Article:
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  • PARALLEL BIBLE - Hebrews 4:10


    CHAPTERS: Hebrews 1, 2, 3, 4, 5, 6, 7, 8, 9, 10, 11, 12, 13     

    VERSES: 1, 2, 3, 4, 5, 6, 7, 8, 9, 10, 11, 12, 13, 14, 15, 16

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    King James Bible - Hebrew 4:10

    For he that is entered into his rest, he also hath ceased from his own works, as God did from his.

    World English Bible

    For he who has entered into his rest has himself also rested from his works, as God did from his.

    Douay-Rheims - Hebrew 4:10

    For he that is entered into his rest, the same also hath rested from his works, as God did from his.

    Webster's Bible Translation

    For he that hath entered into his rest, he also hath ceased from his own works, as God did from his.)

    Greek Textus Receptus


    ο
    3588 γαρ 1063 εισελθων 1525 5631 εις 1519 την 3588 καταπαυσιν 2663 αυτου 846 και 2532 αυτος 846 κατεπαυσεν 2664 5656 απο 575 των 3588 εργων 2041 αυτου 846 ωσπερ 5618 απο 575 των 3588 ιδιων 2398 ο 3588 θεος 2316

    Treasury of Scriptural Knowledge

    VERSE (10) -
    Heb 1:3; 10:12 Re 14:13

    SEV Biblia, Chapter 4:10

    Porque el que ha entrado en su Reposo, tambin l ha reposado de sus obras, como Dios de las suyas.

    Clarke's Bible Commentary - Hebrew 4:10

    Verse 10. For he that is entered into his
    rest] The man who has believed in Christ Jesus has entered into his rest; the state of happiness which he has provided, and which is the forerunner of eternal glory.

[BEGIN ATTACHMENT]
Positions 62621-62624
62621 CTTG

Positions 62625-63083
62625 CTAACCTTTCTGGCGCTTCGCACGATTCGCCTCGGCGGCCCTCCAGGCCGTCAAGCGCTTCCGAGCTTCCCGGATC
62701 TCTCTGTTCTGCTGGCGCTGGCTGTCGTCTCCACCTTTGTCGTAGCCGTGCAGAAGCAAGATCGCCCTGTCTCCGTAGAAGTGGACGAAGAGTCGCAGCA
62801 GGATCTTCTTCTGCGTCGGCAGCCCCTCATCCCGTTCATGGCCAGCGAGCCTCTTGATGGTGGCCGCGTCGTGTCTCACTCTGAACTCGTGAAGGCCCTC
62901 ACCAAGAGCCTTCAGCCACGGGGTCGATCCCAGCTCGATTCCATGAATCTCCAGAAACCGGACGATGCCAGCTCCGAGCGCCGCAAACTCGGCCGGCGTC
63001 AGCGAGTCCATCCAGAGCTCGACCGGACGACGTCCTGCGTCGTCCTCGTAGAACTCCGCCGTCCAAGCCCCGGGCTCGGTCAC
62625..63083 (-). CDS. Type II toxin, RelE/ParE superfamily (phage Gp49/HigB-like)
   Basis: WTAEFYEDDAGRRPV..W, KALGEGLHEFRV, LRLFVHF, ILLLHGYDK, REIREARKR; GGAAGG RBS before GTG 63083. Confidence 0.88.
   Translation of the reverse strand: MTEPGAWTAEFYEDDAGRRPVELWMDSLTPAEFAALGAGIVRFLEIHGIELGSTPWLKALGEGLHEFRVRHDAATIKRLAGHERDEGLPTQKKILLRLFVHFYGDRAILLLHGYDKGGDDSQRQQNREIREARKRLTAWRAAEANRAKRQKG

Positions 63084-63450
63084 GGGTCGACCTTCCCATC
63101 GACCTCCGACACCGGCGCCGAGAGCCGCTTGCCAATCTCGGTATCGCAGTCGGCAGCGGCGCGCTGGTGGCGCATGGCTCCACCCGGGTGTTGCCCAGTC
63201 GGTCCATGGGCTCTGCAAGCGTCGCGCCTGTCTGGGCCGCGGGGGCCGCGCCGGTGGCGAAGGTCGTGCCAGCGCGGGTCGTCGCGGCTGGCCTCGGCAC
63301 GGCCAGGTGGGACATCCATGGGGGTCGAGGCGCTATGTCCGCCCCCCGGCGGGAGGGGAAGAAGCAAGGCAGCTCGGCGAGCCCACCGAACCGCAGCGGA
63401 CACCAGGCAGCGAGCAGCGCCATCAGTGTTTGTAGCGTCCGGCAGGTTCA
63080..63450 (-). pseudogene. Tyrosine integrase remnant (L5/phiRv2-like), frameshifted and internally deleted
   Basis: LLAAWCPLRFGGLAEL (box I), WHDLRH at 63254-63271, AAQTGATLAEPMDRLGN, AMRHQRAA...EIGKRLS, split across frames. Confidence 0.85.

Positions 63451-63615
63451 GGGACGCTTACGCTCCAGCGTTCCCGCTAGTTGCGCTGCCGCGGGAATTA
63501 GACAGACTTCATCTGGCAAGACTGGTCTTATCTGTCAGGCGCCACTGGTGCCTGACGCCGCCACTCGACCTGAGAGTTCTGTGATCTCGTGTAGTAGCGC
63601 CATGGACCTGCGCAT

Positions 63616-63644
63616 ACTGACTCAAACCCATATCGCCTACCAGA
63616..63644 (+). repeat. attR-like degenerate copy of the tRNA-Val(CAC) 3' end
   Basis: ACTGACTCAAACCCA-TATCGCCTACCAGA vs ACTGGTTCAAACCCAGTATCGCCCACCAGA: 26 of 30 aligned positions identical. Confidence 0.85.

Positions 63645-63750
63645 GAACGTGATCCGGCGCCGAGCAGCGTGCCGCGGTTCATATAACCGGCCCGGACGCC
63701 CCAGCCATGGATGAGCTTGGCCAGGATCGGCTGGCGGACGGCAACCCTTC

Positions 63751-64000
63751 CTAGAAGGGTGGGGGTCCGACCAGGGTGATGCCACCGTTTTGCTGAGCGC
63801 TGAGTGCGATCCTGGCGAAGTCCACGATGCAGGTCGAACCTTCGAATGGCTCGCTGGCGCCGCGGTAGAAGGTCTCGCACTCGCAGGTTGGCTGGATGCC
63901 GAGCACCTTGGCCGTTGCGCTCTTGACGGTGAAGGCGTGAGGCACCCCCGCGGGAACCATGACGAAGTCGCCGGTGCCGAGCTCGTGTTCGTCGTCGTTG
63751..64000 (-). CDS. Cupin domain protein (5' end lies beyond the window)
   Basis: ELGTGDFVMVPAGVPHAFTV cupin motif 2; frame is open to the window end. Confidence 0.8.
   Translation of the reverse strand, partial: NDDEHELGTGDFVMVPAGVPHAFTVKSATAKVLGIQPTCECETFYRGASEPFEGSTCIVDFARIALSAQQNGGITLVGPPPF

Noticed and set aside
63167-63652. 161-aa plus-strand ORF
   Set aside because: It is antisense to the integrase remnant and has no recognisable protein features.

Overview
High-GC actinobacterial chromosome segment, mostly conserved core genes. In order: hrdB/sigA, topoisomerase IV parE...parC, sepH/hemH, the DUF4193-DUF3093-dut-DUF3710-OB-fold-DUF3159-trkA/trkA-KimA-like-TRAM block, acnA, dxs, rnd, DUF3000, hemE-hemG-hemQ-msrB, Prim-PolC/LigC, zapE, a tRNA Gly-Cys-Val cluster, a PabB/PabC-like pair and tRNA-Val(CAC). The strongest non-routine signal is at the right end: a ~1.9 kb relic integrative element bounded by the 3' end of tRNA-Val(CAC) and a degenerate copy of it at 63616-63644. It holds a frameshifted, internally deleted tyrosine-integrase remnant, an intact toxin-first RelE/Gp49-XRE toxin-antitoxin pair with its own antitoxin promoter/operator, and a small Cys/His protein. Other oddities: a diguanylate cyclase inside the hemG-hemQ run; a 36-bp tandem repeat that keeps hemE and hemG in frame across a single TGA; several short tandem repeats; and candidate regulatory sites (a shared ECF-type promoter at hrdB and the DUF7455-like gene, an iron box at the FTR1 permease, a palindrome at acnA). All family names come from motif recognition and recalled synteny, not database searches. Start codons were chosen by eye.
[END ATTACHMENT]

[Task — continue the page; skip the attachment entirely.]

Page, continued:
Hath ceased from his own works] No longer depends on the observance of Mosaic rites and ceremonies for his justification and final happiness. He rests from all these works of the law as fully as God has rested from his works of creation.

    Those who restrain the word rest to the signification of eternal glory, say, that ceasing from our own works relates to the sufferings, tribulations, afflictions, &c., of this life; as in Rev. xiv. 13. I understand it as including both.

    In speaking of the Sabbath, as typifying a state of blessedness in the other world, the apostle follows the opinions of the Jews of his own and after times. The phrase hath tbw hal[ tb shabbath illaah, veshabbath tethaah, the sabbath above, and the sabbath below, is common among the Jewish writers; and they think that where the plural number is used, as in Lev. xix. x20: Ye shall keep my Sabbaths, that the lower and higher sabbaths are intended, and that the one is prefigured by the other. See many examples in Schoettgen.


    John Gill's Bible Commentary

    Ver. 10. For he that is entered into his rest , etc.] This is to be understood not of believers, nor of their entrance into the Gospel rest, or into eternal rest, but of the Lord Jesus Christ; for a single person is only spoken of, and not many, as in ( Hebrews 4:3) and the rest entered into is his own, which cannot be said of any other; and besides, a comparison is run between his entrance into rest, and ceasing from his works, and God's resting the seventh day, and ceasing from his, which can only agree with him; and besides, Christ is immediately spoken of, and at large described in ( Hebrews 4:12-14). Now he entered into his rest, not when he was laid in the grave, but when he rose from the dead, and ascended into heaven, and sat down at the right hand of God, as having done his work; and this is the ground and foundation of the saints' rest under the Gospel dispensation; for these words are a reason of the former, as appears by the causal particle for: and now being at rest, he also hath ceased from his own works, as God did from his ; Christ had works to do, as preaching the Gospel, performing miracles, and obtaining the redemption and salvation of his people: these were given him to do, and he undertook them, and he has finished them; and so ceases from them, as never to repeat them more; they being done effectually, stand in no need of it; and so as to take delight and complacency in them; the pleasure of the Lord prospering in, his hand, the effects of his labour answering his designs; just as God ceased from the works of creation, when he had finished them.